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How to Select a Counselor

Selecting an Inclusive Counselor

From time to time, some lesbian, bisexual, gay, transgender and questioning individuals may avoid seeking help because of the myth that counselors will try to change their sexual orientation and/or gender identities (called “reparative” or “conversion” therapy). No evidence exists that counseling can change the sexual orientation of adults. Leading professional organizations for counselors view it as unethical and potentially psychologically damaging to the LGBTQIA+ community.

Selecting a counselor who is inclusive and supportive of LGBTQIA+ identities is an important first step in seeking help. Directly asking a counselor about their feelings and knowledge about lesbian, bisexual, gay, or transgender people, issues, and culture during the first meeting is probably the most expeditious way to determine “fit.” However, there are other ways to determine the sensitivity and awareness of a counselor.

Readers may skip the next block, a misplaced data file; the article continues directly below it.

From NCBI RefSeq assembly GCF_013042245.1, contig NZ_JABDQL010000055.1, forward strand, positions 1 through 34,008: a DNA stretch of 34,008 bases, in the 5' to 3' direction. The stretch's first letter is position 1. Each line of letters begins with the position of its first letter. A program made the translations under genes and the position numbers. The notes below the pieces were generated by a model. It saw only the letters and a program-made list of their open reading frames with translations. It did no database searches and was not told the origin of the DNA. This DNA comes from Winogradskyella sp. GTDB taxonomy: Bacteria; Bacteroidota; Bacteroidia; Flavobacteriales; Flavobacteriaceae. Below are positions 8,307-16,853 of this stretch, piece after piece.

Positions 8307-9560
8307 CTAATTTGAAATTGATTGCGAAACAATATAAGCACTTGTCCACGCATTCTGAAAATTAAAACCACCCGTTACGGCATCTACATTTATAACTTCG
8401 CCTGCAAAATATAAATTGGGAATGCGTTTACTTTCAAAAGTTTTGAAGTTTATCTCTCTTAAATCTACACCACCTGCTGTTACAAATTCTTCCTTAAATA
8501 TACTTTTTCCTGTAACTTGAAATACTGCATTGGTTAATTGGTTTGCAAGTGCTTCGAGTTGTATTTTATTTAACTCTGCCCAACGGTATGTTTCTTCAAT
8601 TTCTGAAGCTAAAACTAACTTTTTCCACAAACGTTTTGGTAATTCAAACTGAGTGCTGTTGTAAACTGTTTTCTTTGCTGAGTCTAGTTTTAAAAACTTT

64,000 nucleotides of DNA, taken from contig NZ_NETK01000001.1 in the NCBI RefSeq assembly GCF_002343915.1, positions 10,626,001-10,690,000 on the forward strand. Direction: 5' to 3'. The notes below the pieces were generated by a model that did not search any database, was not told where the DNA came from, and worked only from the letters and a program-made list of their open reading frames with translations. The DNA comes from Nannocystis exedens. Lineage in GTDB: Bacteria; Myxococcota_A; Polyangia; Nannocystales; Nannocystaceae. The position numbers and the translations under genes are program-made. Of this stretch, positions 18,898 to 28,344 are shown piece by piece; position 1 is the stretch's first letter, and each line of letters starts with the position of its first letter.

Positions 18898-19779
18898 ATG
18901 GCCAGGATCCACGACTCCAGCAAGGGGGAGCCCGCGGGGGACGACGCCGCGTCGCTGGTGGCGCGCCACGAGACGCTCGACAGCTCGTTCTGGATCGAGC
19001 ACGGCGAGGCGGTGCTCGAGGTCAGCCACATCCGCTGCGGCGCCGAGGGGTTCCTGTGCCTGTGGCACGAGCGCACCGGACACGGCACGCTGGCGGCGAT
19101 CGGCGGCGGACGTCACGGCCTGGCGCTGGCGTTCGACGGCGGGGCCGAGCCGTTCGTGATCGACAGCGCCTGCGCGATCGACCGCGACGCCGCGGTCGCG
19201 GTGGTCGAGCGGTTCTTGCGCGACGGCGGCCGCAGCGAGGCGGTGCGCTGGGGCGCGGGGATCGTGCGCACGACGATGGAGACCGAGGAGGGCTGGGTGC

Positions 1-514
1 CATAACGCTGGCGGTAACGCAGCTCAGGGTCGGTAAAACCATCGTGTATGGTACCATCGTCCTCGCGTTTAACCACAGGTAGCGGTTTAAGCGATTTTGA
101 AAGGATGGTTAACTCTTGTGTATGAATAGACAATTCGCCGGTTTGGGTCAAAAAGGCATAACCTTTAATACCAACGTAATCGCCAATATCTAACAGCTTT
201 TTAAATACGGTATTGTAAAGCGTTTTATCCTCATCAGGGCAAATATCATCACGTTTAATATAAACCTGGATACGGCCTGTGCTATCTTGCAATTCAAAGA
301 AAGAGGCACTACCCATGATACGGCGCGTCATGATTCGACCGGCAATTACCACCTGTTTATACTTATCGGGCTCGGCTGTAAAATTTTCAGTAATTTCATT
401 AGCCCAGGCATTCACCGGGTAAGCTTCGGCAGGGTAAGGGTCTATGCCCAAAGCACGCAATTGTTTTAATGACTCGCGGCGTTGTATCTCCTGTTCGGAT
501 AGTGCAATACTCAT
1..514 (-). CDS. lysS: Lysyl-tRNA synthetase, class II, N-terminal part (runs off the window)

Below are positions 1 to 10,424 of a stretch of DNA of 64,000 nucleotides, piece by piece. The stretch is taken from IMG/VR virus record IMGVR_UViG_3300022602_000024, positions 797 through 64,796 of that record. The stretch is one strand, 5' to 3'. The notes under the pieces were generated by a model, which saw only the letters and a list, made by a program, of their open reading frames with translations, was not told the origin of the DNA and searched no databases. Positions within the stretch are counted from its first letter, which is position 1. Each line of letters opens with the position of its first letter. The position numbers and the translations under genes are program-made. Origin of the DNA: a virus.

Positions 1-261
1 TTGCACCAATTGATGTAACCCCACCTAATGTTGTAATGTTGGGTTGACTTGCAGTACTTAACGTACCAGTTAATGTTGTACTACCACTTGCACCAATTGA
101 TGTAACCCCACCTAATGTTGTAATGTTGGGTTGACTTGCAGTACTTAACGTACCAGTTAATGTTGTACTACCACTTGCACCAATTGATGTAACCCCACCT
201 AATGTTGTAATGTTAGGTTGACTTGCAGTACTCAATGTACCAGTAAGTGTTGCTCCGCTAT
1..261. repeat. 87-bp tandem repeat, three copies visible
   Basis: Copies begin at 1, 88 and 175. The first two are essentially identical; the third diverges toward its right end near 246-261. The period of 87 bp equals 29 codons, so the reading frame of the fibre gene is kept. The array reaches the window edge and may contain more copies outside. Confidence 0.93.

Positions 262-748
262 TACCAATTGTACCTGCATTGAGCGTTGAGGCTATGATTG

For example, other LGBTQIA+ individuals who have been in counseling can suggest the name of a particular counselor. Another possibility is to ask for referrals from organized LGBTQIA+ resource centers in the area. It’s even possible at some counseling centers and agencies to call and ask specifically for a counselor who is sensitive to and has experience working with LGBTQIA+ people.

You may also want to take a look around the waiting area as well as the counselor’s office. Are there books or other literature on display that affirm a LGBTQIA+ self-identity? Does the language the counselor uses seem to be inclusive to LGBTQIA+ issues?